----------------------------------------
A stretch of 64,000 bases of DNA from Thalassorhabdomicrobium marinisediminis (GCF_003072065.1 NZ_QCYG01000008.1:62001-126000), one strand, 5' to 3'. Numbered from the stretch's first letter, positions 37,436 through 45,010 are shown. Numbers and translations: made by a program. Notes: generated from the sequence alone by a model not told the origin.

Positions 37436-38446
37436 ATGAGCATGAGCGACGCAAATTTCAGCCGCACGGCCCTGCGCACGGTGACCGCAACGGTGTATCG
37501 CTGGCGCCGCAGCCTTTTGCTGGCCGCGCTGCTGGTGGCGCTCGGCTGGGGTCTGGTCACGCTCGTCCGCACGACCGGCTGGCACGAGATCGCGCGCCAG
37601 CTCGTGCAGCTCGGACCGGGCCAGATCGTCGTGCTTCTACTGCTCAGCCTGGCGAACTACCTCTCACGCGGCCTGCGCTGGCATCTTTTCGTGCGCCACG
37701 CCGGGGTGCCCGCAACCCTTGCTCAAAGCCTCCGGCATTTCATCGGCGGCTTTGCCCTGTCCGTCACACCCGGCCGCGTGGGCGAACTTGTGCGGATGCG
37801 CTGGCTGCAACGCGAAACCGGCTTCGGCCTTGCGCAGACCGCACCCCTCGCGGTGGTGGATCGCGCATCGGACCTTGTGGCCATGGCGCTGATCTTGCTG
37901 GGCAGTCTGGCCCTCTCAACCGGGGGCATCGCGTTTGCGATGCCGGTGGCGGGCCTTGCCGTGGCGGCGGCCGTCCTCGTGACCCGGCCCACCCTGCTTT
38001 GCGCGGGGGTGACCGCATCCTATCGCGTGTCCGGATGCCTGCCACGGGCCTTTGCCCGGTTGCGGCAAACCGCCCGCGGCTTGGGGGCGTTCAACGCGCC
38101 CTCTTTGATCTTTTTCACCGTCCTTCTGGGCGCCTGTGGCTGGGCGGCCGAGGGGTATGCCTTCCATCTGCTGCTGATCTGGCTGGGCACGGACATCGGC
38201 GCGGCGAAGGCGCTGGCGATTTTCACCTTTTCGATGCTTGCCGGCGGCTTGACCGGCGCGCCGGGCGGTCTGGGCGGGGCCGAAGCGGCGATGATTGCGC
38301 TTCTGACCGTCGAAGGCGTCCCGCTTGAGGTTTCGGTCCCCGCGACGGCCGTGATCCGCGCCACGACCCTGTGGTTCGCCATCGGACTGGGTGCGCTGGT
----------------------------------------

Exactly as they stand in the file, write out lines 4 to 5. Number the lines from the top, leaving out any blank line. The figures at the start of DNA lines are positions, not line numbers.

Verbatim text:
37501 CTGGCGCCGCAGCCTTTTGCTGGCCGCGCTGCTGGTGGCGCTCGGCTGGGGTCTGGTCACGCTCGTCCGCACGACCGGCTGGCACGAGATCGCGCGCCAG
37601 CTCGTGCAGCTCGGACCGGGCCAGATCGTCGTGCTTCTACTGCTCAGCCTGGCGAACTACCTCTCACGCGGCCTGCGCTGGCATCTTTTCGTGCGCCACG